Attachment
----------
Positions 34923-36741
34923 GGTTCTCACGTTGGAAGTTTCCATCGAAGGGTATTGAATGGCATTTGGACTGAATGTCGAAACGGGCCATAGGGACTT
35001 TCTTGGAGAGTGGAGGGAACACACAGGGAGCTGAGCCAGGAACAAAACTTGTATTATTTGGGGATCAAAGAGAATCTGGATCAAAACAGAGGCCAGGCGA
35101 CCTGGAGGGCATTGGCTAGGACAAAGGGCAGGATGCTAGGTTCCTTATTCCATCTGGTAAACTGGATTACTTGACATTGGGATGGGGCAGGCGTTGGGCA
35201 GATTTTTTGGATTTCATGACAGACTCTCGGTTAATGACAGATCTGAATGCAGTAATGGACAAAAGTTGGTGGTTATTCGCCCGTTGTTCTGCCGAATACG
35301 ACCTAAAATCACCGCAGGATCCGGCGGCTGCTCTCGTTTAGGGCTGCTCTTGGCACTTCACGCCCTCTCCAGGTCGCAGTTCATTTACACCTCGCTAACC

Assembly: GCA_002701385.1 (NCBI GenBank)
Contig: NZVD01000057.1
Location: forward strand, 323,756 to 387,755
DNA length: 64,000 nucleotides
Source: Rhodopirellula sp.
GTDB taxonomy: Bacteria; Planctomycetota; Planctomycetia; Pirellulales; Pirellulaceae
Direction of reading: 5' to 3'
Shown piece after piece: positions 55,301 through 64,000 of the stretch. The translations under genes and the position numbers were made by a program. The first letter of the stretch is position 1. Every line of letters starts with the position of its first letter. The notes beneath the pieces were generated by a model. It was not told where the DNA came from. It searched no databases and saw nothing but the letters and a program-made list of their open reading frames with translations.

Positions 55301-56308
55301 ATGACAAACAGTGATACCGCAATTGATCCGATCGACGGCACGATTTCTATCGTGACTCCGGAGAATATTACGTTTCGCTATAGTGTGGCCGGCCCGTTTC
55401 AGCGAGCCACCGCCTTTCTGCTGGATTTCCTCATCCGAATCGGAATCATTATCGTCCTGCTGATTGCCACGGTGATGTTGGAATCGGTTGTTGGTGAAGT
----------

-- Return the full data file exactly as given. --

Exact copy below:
Positions 34923-36741
34923 GGTTCTCACGTTGGAAGTTTCCATCGAAGGGTATTGAATGGCATTTGGACTGAATGTCGAAACGGGCCATAGGGACTT
35001 TCTTGGAGAGTGGAGGGAACACACAGGGAGCTGAGCCAGGAACAAAACTTGTATTATTTGGGGATCAAAGAGAATCTGGATCAAAACAGAGGCCAGGCGA
35101 CCTGGAGGGCATTGGCTAGGACAAAGGGCAGGATGCTAGGTTCCTTATTCCATCTGGTAAACTGGATTACTTGACATTGGGATGGGGCAGGCGTTGGGCA
35201 GATTTTTTGGATTTCATGACAGACTCTCGGTTAATGACAGATCTGAATGCAGTAATGGACAAAAGTTGGTGGTTATTCGCCCGTTGTTCTGCCGAATACG
35301 ACCTAAAATCACCGCAGGATCCGGCGGCTGCTCTCGTTTAGGGCTGCTCTTGGCACTTCACGCCCTCTCCAGGTCGCAGTTCATTTACACCTCGCTAACC

Assembly: GCA_002701385.1 (NCBI GenBank)
Contig: NZVD01000057.1
Location: forward strand, 323,756 to 387,755
DNA length: 64,000 nucleotides
Source: Rhodopirellula sp.
GTDB taxonomy: Bacteria; Planctomycetota; Planctomycetia; Pirellulales; Pirellulaceae
Direction of reading: 5' to 3'
Shown piece after piece: positions 55,301 through 64,000 of the stretch. The translations under genes and the position numbers were made by a program. The first letter of the stretch is position 1. Every line of letters starts with the position of its first letter. The notes beneath the pieces were generated by a model. It was not told where the DNA came from. It searched no databases and saw nothing but the letters and a program-made list of their open reading frames with translations.

Positions 55301-56308
55301 ATGACAAACAGTGATACCGCAATTGATCCGATCGACGGCACGATTTCTATCGTGACTCCGGAGAATATTACGTTTCGCTATAGTGTGGCCGGCCCGTTTC
55401 AGCGAGCCACCGCCTTTCTGCTGGATTTCCTCATCCGAATCGGAATCATTATCGTCCTGCTGATTGCCACGGTGATGTTGGAATCGGTTGTTGGTGAAGT